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Donald Trump’s tax returns are a matter of national security

President Donald Trump released a budget proposal on

President Donald Trump released a budget proposal on Thursday, March 16, 2017, that includes deep cuts to the Environmental Protection Agency. Credit: Getty Images / Win McNamee

The second leak of a bit of President Donald Trump’s federal tax history had much the same effect as the first one in October: Both show just how important it is that Americans be given a full and in-depth look at the finances of the most powerful man in the world.

This time, it was two pages from Trump’s 2005 income-tax return sent anonymously to a reporter. They show Trump paid $38 million in taxes, reported income of $150 million and claimed more than $100 million in losses. The release seems to help Trump’s reputation as much as it hurts it, showing both that he paid a lot, but that it was the alternative minimum tax, a levy he says he wants to end, that forced him to do so.

In October, several pages of Trump’s 1995 tax return surfaced that showed a $916 million loss that could have been deducted against earnings for as long as 18 years afterward. About all these excerpts tell us is how much we don’t know, and how very much we need to.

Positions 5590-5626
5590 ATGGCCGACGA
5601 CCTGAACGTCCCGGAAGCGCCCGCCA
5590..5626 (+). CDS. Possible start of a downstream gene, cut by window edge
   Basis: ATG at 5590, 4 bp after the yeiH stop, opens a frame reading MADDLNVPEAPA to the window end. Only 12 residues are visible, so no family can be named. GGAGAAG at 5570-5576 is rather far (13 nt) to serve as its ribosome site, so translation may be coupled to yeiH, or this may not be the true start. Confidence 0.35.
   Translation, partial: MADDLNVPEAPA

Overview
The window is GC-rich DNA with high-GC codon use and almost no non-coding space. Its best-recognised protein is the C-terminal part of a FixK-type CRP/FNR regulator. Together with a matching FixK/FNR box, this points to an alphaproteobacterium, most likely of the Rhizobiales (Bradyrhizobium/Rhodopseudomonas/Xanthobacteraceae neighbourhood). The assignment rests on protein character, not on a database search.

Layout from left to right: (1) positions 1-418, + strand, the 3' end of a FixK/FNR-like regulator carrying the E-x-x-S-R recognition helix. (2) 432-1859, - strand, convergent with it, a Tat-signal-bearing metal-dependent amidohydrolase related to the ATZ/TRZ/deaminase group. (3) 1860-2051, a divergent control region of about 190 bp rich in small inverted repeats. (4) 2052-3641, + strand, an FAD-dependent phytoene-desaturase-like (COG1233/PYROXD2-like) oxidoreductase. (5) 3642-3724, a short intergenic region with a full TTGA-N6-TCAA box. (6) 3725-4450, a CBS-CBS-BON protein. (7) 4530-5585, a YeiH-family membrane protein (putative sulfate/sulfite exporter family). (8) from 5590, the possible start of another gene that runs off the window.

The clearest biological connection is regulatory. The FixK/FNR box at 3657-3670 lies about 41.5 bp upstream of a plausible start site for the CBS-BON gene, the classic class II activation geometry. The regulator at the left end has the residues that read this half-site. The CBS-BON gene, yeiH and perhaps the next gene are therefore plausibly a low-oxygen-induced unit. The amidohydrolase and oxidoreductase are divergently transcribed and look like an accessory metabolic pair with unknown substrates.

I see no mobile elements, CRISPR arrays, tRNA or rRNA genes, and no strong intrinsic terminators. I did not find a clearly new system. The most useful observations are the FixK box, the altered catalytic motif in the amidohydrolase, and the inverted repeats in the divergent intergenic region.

Since Watergate, all major-party presidential nominees have released full returns. When he announced his candidacy, Trump said he would do so, but then began claiming that an ongoing audit prevented their release. IRS officials say it’s untrue that an audit prevents someone from releasing returns.

Trump’s labyrinthine international business continues to be run by his children and benefit from his presidency. Also troubling is that the family of Jared Kushner, his son-in-law and key adviser, is about to pocket $400 million from an investment by powerful Chinese operators in a tower at 666 Fifth Ave. Trump’s returns, which Americans should have seen before the election, are now a matter of national security. Only by releasing them can he end speculation that his investments are conflicts of interest. — The editorial board


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